Cultivating food, not coca

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MCC-funded program aids 100 Colombian families

by Shalom Wiebe

Manuel Mosquera, a tall man in a black rain cape, stands on the path separating two fish ponds. Mosquera, pastor of the Istmina MB Church and coordinator of the “Food not Coca” agriculture program in the region, is pleased with what he sees.

Carrying a small container of fish food, he tosses the pellets into the water as Camilo, a young son of the pond owners, looks on with interest as the fish jostle for the food. “We have bought ten thousand fry so far, and in the next day or so we are expecting a shipment of three thousand more,” Mosquera says, noting that they are raising three different varieties of fish: tilapia, cachama (pacu), and bocachico.

These fish ponds are one of many small-scale agriculture projects supported by the Mennonite Brethren “Food not Coca” program in the region of Choco, in the Pacific Region of Colombia. The program, now in its second year and funded by Mennonite Central Committee, provides complimentary support to the agricultural efforts of over 100 families.

A key component of the program is preventing the cultivation of coca, an illicit crop whose leaves are processed to create cocaine. “There is definitely a temptation to grow coca, especially in rural communities,” says Mosquera. “Farmers are finding it harder and harder to make a living with traditional food crops; planting coca is a sure way to make good money.”

Lucrative coca brings violence 

Coca has only been present in the area for less than four years, having moved into the region following massive aerial fumigation coca eradication campaigns supported by Plan Colombia in southern Colombia. But it has quickly become the most lucrative crop, causing a mass shift from production of traditional food crops to the cultivation of coca.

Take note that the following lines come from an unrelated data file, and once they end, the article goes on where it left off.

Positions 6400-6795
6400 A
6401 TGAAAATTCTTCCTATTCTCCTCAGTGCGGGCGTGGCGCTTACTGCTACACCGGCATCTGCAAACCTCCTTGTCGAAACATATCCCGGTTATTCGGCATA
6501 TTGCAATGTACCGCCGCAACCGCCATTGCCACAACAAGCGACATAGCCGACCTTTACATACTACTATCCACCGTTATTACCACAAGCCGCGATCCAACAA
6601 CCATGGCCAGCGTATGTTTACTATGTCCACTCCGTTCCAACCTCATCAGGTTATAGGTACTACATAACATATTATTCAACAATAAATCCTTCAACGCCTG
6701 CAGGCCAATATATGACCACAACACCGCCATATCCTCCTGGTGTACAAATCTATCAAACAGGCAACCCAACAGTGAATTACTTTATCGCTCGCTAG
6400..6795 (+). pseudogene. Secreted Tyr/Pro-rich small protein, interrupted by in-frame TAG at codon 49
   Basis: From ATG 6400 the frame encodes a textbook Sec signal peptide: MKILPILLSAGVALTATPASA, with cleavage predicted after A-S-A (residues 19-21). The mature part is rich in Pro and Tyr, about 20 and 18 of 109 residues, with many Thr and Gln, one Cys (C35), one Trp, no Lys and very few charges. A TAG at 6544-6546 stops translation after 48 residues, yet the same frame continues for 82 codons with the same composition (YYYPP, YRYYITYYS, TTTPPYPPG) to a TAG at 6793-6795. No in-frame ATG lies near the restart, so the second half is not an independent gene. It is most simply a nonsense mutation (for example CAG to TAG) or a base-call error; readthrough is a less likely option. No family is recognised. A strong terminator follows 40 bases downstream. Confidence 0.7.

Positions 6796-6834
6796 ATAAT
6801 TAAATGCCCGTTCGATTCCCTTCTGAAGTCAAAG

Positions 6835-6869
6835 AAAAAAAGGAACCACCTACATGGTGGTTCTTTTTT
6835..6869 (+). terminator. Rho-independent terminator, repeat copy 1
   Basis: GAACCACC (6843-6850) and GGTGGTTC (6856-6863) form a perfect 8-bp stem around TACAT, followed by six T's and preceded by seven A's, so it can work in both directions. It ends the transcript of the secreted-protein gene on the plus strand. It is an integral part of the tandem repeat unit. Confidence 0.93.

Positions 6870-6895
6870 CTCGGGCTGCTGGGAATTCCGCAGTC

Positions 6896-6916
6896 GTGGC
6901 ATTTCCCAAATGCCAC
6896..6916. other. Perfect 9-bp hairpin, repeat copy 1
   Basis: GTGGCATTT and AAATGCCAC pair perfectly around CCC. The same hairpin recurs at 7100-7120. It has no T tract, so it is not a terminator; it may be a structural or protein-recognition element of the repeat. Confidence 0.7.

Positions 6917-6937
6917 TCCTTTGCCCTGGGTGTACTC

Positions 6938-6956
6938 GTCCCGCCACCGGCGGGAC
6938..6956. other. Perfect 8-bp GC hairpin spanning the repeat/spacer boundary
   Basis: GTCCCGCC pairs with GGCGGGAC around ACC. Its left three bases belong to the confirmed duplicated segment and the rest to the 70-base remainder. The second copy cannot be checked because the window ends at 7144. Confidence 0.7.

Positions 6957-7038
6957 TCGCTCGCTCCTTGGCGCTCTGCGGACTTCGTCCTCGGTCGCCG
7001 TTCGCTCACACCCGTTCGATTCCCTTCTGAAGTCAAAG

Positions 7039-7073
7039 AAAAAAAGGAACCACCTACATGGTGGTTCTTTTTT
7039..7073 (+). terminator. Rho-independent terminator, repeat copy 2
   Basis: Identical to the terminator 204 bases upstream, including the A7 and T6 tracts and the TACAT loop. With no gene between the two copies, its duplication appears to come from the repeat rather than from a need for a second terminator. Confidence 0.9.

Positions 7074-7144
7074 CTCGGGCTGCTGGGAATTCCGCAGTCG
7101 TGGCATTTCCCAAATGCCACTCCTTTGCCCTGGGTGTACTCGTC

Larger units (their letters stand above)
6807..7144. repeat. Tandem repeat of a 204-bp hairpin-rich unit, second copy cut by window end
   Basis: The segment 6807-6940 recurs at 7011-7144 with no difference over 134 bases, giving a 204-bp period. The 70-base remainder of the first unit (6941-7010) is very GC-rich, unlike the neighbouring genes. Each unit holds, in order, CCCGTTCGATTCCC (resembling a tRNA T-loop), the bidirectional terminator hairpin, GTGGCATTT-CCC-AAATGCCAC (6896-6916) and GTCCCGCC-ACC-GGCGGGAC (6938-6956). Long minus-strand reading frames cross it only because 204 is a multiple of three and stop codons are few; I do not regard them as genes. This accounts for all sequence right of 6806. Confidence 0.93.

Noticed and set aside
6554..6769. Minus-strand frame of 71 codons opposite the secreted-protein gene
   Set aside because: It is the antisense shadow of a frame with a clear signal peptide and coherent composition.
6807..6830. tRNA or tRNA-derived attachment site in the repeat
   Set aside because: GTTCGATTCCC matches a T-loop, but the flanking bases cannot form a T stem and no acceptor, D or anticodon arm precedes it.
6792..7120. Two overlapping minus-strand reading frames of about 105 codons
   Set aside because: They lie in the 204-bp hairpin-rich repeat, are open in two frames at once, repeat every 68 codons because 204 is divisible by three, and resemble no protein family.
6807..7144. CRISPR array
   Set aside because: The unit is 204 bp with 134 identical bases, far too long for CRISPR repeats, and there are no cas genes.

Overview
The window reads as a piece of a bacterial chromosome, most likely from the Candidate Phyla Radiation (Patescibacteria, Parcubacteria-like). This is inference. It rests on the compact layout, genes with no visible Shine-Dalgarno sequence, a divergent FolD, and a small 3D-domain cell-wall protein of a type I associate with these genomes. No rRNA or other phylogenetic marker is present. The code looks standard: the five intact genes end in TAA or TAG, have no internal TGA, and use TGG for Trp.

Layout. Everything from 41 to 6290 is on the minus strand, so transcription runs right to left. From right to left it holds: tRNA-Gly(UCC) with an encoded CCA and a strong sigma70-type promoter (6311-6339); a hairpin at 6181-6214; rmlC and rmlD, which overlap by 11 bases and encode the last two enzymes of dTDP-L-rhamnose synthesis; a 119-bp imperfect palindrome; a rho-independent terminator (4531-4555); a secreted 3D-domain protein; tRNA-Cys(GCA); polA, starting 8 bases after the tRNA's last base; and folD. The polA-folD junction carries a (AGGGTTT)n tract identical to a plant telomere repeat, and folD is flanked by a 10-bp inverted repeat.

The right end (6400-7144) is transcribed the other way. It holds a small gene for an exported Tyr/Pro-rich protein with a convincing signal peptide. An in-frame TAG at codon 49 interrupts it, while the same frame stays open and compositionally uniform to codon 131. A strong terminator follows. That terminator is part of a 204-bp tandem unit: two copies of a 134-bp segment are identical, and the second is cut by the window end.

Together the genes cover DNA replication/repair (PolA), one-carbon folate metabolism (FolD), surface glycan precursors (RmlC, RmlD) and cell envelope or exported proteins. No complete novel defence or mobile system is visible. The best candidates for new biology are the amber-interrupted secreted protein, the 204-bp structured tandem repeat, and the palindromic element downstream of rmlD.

The production of coca in the area has brought many changes, both demographic and economic. As the coca economy inflates local prices, area farmers find that their traditional crops now no longer create enough income to sustain themselves and their families, thus the allure of coca cultivation. The coca trade is entirely controlled by the illegally armed groups who have moved into the region, bringing with them a rash of violence, displacements and massacres as they fight to control the fertile land and the crops grown therein.

Families from each of the 14 communities where Mennonite Brethren churches are located participate in the program. While the first group of participants is also church members, new participants from the community have been added to the program this year. Pastors in each community help select the families that meet the basic criteria to join the program.

Participants are chosen based on need, and the type of agriculture project initiated depends on their previous experience. If they have raised pigs in the past, then pigs would be the project of choice for that family or community. Current endeavors include raising pigs and chickens, fish ponds, beekeeping for the production of honey and cultivating plantain, yucca, a starchy root crop, and fruit such as papaya.

The project does not provide participants with money, but rather with the materials needed to start, be it seed for crops or animals such as piglets, chicks or fry. If participants already have land planted with specific crops, assistance in the form of fertilizer and labor for maintenance is provided.

Restoring a regular harvest

Jesus Alfredo Benitez inherited several plots of land from his father, but the rainforest was encroaching and yield had been down. “The support made a big difference for my farm,” says Benitez. “Without maintenance it would be a jungle.”

Fertilizer brought non-producing plants back into production, and Benitez has been able to bring regular harvests of guava, corn, plantain and yucca into town to sell.